Yesterday, a journalist in Mexico broke this news: the Government might look favorably on a merger between Interjet and Viva Aerobus. He said this might be the only way to save Interjet. So, is it time to panic?
First things first: Viva Aerobus denies there is even a possibility of fusion. Interjet, on the other side, said that there is a possibility of hearing new proposals. But as of right now, they are not negotiating with anyone.
Interjet has debts everywhere
We know Interjet has debts. As we published before, the low-cost carrier owes money to Sukhoi Civil Aircraft (SCAC) as well as banks, export credit agencies, and other suppliers. Interjet has a fleet of 22 SSJ100 aircraft and only operates between four and seven of them. The others are parked, some of them even cannibalized for spares.
But this is just one issue. In Mexico, there are rumors that the airline owes money to the Government. Last year, the fiscal authority confirmed that Interjet had defaulted on its payments. This went to court and the carrier won the case.
Con relación al proceso de cobro a una aerolínea: pic.twitter.com/vtBEwa3kdi
— SATMX (@SATMX) August 13, 2019
Then, earlier this year, OMA (an administrator of 13 Mexican airports) said that it would cancel every credit given to the airline due to a lack of payment. Interjet denied this and said,
“The comments are part of a constant and systematic attack against Interjet.”
Should Viva Aerobus absorb another low-cost carrier?
Viva Aerobus is an airline that was created under the model of Ryanair. This low-cost carrier, founded in 2006, is one of the main operators in Mexico.
By the third quarter of 2019, among the main airlines in Mexico, only Viva and Volaris had net profits in their sheets. But that doesn’t mean Viva Aerobus should absorb Interjet.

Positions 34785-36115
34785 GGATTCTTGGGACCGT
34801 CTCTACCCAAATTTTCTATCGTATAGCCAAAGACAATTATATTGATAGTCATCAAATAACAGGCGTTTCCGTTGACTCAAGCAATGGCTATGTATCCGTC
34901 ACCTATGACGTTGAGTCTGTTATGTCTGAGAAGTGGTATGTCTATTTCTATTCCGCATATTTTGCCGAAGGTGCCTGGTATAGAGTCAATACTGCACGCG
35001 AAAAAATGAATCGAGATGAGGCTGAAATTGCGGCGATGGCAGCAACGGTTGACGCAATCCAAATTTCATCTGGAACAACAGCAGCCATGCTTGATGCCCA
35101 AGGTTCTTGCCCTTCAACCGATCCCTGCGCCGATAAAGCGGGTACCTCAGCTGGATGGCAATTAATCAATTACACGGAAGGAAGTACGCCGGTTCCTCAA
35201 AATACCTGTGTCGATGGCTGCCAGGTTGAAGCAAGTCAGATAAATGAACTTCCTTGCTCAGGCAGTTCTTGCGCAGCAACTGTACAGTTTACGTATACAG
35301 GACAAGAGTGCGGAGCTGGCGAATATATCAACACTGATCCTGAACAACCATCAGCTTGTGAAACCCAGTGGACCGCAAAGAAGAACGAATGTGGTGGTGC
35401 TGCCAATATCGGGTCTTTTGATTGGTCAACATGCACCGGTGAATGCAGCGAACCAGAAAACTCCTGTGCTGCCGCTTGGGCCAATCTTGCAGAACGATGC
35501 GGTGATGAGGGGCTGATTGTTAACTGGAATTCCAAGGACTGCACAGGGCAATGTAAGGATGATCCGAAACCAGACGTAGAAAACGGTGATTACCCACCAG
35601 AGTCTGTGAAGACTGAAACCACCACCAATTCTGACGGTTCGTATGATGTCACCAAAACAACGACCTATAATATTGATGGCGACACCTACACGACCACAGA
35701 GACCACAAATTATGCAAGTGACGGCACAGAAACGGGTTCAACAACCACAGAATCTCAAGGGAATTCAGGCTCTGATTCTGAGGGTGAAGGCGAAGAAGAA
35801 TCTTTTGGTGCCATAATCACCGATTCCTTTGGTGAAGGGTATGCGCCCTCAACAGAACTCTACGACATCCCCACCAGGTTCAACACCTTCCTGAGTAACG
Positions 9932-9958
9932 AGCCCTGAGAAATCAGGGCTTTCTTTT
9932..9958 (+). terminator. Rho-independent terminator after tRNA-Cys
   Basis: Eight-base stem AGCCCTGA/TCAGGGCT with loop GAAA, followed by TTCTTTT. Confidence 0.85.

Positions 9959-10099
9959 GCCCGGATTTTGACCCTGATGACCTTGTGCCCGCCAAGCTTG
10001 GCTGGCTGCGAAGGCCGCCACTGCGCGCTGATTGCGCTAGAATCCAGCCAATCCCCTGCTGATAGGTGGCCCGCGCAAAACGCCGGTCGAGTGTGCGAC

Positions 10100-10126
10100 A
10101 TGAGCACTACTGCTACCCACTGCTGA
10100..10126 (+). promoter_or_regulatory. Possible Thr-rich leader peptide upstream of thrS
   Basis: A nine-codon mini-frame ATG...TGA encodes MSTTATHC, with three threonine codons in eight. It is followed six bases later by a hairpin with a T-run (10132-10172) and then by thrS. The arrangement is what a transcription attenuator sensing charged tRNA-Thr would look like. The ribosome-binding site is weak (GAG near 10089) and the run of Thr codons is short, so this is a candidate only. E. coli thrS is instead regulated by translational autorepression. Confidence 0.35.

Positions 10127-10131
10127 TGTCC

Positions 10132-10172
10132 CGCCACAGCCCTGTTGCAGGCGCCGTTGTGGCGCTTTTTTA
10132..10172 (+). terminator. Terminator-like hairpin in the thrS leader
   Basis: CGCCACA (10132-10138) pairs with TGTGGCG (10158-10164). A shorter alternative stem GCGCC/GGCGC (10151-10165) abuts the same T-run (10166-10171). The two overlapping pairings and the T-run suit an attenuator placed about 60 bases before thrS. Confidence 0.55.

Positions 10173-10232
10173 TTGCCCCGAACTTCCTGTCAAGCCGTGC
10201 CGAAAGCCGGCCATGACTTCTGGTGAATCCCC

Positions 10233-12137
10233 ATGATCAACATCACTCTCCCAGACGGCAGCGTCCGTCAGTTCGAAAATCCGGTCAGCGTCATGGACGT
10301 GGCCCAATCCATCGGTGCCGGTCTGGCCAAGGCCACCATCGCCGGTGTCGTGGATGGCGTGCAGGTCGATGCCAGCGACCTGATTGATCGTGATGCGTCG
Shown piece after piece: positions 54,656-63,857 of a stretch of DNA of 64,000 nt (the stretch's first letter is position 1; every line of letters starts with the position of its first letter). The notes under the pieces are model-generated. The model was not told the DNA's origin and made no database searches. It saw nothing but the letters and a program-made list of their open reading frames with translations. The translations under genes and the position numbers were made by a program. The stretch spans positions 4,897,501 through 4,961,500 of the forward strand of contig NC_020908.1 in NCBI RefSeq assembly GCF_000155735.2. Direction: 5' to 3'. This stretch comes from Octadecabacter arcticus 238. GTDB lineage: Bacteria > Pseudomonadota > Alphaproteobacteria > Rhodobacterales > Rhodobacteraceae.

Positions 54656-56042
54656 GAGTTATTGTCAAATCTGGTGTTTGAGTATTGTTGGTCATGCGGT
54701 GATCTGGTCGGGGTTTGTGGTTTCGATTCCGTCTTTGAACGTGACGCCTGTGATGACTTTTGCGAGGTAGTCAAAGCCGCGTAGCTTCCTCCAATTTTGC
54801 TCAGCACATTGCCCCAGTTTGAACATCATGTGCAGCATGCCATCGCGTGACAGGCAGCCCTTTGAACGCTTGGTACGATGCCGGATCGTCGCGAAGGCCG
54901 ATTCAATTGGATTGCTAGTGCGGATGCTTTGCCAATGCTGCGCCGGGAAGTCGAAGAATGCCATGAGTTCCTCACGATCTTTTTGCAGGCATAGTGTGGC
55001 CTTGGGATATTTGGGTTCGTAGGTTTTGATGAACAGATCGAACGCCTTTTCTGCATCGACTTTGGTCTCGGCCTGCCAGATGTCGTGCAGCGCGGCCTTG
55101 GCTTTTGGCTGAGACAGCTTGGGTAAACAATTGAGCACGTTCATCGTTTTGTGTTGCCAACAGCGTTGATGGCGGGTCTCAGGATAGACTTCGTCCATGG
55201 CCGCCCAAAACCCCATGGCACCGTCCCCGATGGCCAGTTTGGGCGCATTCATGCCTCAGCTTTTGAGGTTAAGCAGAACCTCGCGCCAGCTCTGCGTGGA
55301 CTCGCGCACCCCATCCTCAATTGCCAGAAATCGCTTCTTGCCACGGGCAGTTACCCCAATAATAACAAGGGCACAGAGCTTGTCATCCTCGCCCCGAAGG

The Mexican journalist said that the now-denied fusion would be possible thanks to the great management done by the administrators of Viva Aerobus. He even said that the business model of Interjet is collapsing. Still, I don’t think Viva has too much to gain from a possible acquisition. The low-cost airline already has a strong operation in Mexico, the USA, and Cuba. It also has a solid point to point model.
Let’s also add that other names have been linked to a possible acquisition of Interjet. The first one is Emirates (that recently signed an interline agreement with Interjet). But also American Airlines and Qatar Airways are possible candidates.
What gap would Interjet leave if it disappears?
Currently, Interjet operates 42 domestic routes and 45 international. Of the three low-cost carriers in the country, it is the most focused on international destinations. Interjet even beat Aeromexico in the Ecuatorian market (albeit, Aeromexico had to exit this market due to the MAX crisis).
“Our international business grew 26 percent year-over-year and our overall passenger traffic increased by seven percent,” said the airline.
Also, Interjet has launched a new strategy for 2020. The US is the key international market for this year. And, in the domestic sector, the carrier is operating hourly flights between Mexico City and the three main hubs in the country: Cancún, Monterrey, and Guadalajara. The passengers shouldn’t lose this flexibility.
In 2019, the airline transported over 15 million passengers, with a load factor of 85%. During the year, Interjet launched routes from Mexico City and Cancun to Medellin and Cartagena in Colombia, as well as Guayaquil and Quito in Ecuador. It also connected Cancun and Lima, Peru.
As well, the carrier launched the routes Acapulco-Cancún, Toluca-Zihuatanejo, Cancún-Oaxaca, and Toluca-Huatulco, separating itself from the congested operation in Mexico City Airport, while connecting touristic hubs. This is a smart strategy due to the lack of space to operate any more flights in Mexico City.
What do you think? Is Interjet in deep waters? Let us know in the comments.